A NEW LIFE IN ISTANBUL IN A MAGNIFICENT GROVE
- Air Conditioning
- Broadband Internet
- Car Park
- Central heating
- Luxury Property
- Security System
- Swimming Pool
A NEW LIFE IN THE BOSPHORUS OF ISTANBUL IN A MAGNIFICENT GROVE
A New Life in the Bosphorus
– 14 Blocks 156 residences
– High technology material quality in block and residential areas
– Indoor and Outdoor Parking Areas
– 24 hour security service – Intercom system in all residences
– Siemens built-in hood, cooker, oven, refrigerator, washing machine, dishwasher, LG Air Condition
– 2 outdoor and 1 indoor swimming pool
– Activity center consisting of Fitness Center and Social Facilities
|Part of||Turkish Straits|
|Max. length||31 km (19 mi)|
|Min. width||700 m (2,300 ft)|
|Max. depth||110 m (360 ft)|
The Bosphorus Strait (/ˈbɒspərəs, ˈbɒsfərəs/;[a] Ancient Greek: Βόσπορος Bosporos [bós.po.ros]; Turkish: İstanbul Boğazı ‘Istanbul strait’, colloquially Boğaz) or Bosporus Strait is a natural strait and an internationally significant waterway located in northwestern Turkey. It forms part of the continental boundary between Asia and Europe, and divides Turkey by separating Anatolia from Thrace. It is the world’s narrowest strait used for international navigation.
Its water drainage consists of: The Sea of Azov (Ukraine & Russia) → Kerch Strait → The Black Sea (Turkey, Bulgaria, Romania, Ukraine, Russia & Georgia) → Bosphorus Strait (Turkey) → The Sea of Marmara (Turkey) → Dardanelles Strait (Turkey) → Aegean Sea (Greece & Turkey) → Mediterranean Sea → Atlantic Ocean
Most of the shores of the Bosporus Strait, except for those in the north, are heavily settled, straddled by the city of Istanbul‘s metropolitan population of 17 million inhabitants extending inland from both coasts.
The name of the channel comes from the Ancient Greek Βόσπορος (Bósporos), which was folk-etymologised as βοὸς πόρος, i.e. “cattle strait” (or “Ox-ford”[b]), from the genitive of boûs βοῦς ‘ox, cattle’ + poros πόρος ‘passage’, thus meaning ‘cattle-passage’, or ‘cow passage’. This is in reference to the mythological story of Io, who was transformed into a cow, and was subsequently condemned to wander the Earth until she crossed the Bosporus, where she met the Titan Prometheus, who comforted her with the information that she would be restored to human form by Zeus and become the ancestress of the greatest of all heroes, Heracles (Hercules).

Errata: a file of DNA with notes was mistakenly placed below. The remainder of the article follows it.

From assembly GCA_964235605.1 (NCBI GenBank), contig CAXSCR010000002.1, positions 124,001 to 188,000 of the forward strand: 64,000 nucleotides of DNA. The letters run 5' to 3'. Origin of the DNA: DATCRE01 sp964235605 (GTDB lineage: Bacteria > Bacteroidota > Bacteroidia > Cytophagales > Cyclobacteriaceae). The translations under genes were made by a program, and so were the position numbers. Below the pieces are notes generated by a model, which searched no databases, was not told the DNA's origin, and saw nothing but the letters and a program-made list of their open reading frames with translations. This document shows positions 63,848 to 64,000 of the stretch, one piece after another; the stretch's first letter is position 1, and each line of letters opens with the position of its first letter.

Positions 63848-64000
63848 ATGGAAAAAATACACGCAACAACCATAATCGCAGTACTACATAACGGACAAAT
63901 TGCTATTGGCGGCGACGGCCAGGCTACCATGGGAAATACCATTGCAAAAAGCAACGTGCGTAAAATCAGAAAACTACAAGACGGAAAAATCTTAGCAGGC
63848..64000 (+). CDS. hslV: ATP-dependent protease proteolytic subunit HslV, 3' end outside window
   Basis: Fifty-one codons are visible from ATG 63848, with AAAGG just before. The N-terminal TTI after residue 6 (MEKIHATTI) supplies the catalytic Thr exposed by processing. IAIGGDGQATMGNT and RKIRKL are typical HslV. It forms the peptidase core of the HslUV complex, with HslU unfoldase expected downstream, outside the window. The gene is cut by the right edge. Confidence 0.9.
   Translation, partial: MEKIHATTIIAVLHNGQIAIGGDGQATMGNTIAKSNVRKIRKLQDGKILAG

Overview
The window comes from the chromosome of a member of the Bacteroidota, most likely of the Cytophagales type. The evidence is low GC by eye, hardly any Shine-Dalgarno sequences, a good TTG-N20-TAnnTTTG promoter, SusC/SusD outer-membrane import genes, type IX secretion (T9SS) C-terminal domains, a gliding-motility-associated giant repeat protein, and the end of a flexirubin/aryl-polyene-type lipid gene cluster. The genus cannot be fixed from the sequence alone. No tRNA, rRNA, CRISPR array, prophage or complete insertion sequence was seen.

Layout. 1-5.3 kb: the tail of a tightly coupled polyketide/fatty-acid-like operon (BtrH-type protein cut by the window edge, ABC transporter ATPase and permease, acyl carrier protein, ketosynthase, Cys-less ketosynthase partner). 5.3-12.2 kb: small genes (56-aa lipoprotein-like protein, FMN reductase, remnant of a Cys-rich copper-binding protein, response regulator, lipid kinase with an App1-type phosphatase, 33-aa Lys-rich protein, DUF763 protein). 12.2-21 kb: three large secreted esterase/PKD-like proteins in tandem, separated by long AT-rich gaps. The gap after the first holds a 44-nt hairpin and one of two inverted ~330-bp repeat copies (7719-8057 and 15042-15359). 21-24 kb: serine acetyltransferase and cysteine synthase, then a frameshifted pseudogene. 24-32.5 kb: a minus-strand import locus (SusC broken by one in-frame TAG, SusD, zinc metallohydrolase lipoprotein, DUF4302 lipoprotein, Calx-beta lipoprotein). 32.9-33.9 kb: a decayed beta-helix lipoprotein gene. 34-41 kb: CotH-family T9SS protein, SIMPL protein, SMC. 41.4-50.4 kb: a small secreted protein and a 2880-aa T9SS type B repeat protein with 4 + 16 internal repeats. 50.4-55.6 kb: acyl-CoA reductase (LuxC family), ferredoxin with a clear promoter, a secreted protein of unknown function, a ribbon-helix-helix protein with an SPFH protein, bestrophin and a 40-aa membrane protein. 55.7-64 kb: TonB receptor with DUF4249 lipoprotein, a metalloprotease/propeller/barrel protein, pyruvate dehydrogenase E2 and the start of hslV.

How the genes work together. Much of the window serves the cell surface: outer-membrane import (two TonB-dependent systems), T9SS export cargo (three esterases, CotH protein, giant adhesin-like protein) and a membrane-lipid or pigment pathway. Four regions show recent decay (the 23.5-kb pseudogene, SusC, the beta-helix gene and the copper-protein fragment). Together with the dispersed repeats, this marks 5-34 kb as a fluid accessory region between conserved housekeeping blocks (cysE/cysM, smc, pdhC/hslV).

The site where Io supposedly went ashore was near Chrysopolis (present-day Üsküdar), and was named Bous ‘the Cow’. The same site was also known as Damalis (Δάμαλις), as it was where the Athenian general Chares had erected a monument to his wife Damalis, which included a colossal statue of a cow (the name δαμάλις translating to ‘heifer’).
The English spelling with -ph-, Bosfor has no justification in the ancient Greek name, and dictionaries prefer the spelling with -p-[a] but -ph- occurs as a variant in medieval Latin (as Bosfor, and occasionally Bosforus, Bosferus), and in medieval Greek sometimes as Βόσφορος, giving rise to the French form Bosphore, Spanish Bósforo and Russian Босфор. The 12th century Greek scholar John Tzetzes calls it Damaliten Bosporon (after Damalis), but he also reports that in popular usage the strait was known as Prosphorion during his day, the name of the most ancient northern harbour of Constantinople.
Historically, the Bosporus was also known as the “Strait of Constantinople”, or the Thracian Bosporus, in order to distinguish it from the Cimmerian Bosporus in Crimea. These are expressed in Herodotus‘s Histories, 4.83; as Bosporus Thracius, Bosporus Thraciae, and Βόσπορος Θρᾴκιος (Bósporos Thráikios), respectively. Other names by which the strait is referenced by Herodotus include Chalcedonian Bosporus (Bosporus Chalcedoniae, Βοσπορος της Χαλκηδονιης [Bosporos tes Khalkedonies], Herodotus 4.87), or Mysian Bosporus (Bosporus Mysius).
As a maritime waterway, the Bosporus connects various seas along the Eastern Mediterranean, the Balkans, the Near East, and Western Eurasia, and specifically connects the Black Sea to the Sea of Marmara. The Marmara further connects to the Aegean and Mediterranean seas via the Dardanelles. Thus, the Bosporus allows maritime connections from the Black Sea all the way to the Mediterranean Sea and the Atlantic Ocean via Gibraltar, and the Indian Ocean through the Suez Canal, making it a crucial international waterway, in particular for the passage of goods coming in from Russia.
- ID: 15926
- Published: May 1, 2021
- Last Update: August 21, 2022
- Views: 556